At the Met Breuer, concurrent with the Lucio Fontana retrospective, comes the New York solo museum debut of another Argentina-born modernist, Julio Le Parc.
Born in 1928 in the city of Mendoza, Mr. Le Parc was an art student in Buenos Aires in the late 1940s, and he lucked out in having Fontana as a teacher. Master and pupil were on the same beam: Both were formally omnivorous, anti-academic and futuristically minded. When Fontana spoke of aligning art with scientific technology, and using light, space and movement as aesthetic materials to make art accessible to new generations of viewers, his ideas fell on the right young ears.
[Read Holland Cotter’s review of the Lucio Fontana retrospective.]
In 1958, Mr. Le Parc moved to Paris. There he met Victor Vasarely and a group of artists associated with what would be called Op Art and Kinetic Art, movements geared to audience interaction. Their populist potential was of particular interest to the younger artist, who took a history of political activism —- Anticapitalist, anti-authoritarian — with him to Europe. (In 1968, he was expelled from France for five months for participating in protests.) His resistance politics extended to the art establishment. He was diffident about engaging with it, and as a result, his career, after a much-noticed start in the 1960s — biennials, prizes — slowed way down outside of France where, at 90, he still lives.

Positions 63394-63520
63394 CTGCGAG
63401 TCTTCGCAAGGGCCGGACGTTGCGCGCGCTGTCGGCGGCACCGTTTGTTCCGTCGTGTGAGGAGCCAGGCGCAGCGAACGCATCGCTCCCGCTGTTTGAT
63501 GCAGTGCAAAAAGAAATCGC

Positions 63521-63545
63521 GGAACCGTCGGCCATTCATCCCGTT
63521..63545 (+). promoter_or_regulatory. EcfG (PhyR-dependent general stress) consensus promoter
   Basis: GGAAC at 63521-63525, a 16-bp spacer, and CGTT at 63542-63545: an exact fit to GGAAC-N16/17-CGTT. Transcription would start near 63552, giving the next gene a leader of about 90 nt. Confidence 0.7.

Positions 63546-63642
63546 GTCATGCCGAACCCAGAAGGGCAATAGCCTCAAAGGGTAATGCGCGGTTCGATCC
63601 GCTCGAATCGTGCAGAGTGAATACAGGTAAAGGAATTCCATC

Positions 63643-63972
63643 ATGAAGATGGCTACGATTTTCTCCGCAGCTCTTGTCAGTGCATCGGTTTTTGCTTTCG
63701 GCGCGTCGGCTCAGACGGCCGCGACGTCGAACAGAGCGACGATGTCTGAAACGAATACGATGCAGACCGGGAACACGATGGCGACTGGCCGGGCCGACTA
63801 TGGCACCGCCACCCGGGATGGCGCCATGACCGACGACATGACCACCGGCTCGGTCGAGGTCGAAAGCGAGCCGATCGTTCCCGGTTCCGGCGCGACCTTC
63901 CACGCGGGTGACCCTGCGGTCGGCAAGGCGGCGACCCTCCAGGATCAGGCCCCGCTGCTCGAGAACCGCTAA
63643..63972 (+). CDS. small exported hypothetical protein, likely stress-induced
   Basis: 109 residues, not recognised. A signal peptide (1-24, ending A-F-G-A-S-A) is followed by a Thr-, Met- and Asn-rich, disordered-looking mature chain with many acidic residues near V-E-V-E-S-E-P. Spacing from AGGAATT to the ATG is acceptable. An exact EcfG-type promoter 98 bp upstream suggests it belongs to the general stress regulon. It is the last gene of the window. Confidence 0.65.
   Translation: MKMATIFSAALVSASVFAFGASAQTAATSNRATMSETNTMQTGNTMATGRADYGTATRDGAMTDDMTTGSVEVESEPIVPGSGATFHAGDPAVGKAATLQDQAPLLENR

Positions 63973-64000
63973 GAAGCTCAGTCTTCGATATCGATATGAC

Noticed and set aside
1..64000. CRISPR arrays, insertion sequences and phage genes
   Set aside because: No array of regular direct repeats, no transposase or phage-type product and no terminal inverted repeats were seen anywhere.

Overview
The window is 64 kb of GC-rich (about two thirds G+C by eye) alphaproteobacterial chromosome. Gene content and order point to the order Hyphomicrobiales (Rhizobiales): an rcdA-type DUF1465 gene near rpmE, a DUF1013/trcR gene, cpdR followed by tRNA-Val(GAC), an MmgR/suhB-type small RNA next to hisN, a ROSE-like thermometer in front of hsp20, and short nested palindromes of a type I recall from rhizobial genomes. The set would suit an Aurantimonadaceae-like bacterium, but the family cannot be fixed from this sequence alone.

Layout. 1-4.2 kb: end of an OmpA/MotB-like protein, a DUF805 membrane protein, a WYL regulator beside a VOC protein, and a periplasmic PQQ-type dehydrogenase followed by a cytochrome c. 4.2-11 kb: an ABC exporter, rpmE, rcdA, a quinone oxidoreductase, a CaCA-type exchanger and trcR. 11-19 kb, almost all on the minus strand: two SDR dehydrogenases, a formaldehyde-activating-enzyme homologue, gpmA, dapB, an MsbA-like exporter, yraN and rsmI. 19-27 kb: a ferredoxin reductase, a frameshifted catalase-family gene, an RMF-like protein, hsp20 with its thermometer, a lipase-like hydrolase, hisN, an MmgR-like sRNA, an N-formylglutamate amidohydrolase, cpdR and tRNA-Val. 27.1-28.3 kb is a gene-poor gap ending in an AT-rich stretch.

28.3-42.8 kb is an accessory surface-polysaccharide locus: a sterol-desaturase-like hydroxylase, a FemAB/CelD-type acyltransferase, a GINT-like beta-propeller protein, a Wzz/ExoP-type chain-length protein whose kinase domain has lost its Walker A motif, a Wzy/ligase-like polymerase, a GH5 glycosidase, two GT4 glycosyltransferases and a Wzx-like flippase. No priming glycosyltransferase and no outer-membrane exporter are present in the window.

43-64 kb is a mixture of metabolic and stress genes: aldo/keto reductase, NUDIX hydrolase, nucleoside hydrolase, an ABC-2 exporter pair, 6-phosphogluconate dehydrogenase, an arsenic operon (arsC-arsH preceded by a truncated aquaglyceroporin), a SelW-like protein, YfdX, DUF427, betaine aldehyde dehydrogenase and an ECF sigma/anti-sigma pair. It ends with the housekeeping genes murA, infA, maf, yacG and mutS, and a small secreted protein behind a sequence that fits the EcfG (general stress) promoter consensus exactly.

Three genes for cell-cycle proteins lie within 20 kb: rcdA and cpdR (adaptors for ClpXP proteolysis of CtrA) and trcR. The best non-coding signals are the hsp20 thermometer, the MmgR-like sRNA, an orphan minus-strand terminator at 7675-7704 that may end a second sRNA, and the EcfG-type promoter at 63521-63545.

The Met exhibition, “Julio Le Parc 1959,” and organized by Iria Candela, the museum’s curator of Latin American art, is far from being a full survey but gives a good sense of what he’s about. The bulk of it is a group of some 50 gouache studies on paper, two dozen of which the artist recently gave to the Met. He produced the series, in what must have been an elated rush, in 1959, his first full year in Paris. The gouaches are all of abstract geometric forms, no two alike, that create illusions of movement through patterning. Black dots vibrate; rectangles do back-flips; puzzle-like forms fly apart and snap back together. The optical technology is straightforward; Mr. Le Parc’s basic model is flip-book animation. Yet the results are subtly ingenious.
Two installations show him taking that ingenuity to a more ambitious scale. “Form in Contortion Over Weft” (1966) is part painting, part sculpture, part machine, with several curvy, black-and-white-striped upright forms shimmying against a striped ground with which they rhythmically merge. And “Continual Light Cylinder” joins mirrors and lights projections to choreograph a motorized movement-of-the-spheres dance, poetic and hypnotic. Fontana would have been proud of the work his student-turned-master has done, and we need to see more of it.
Julio Le Parc 1959
Through Feb. 24 at the Met Breuer, 945 Madison Avenue, Manhattan; 212-731-1675, metmuseum.org.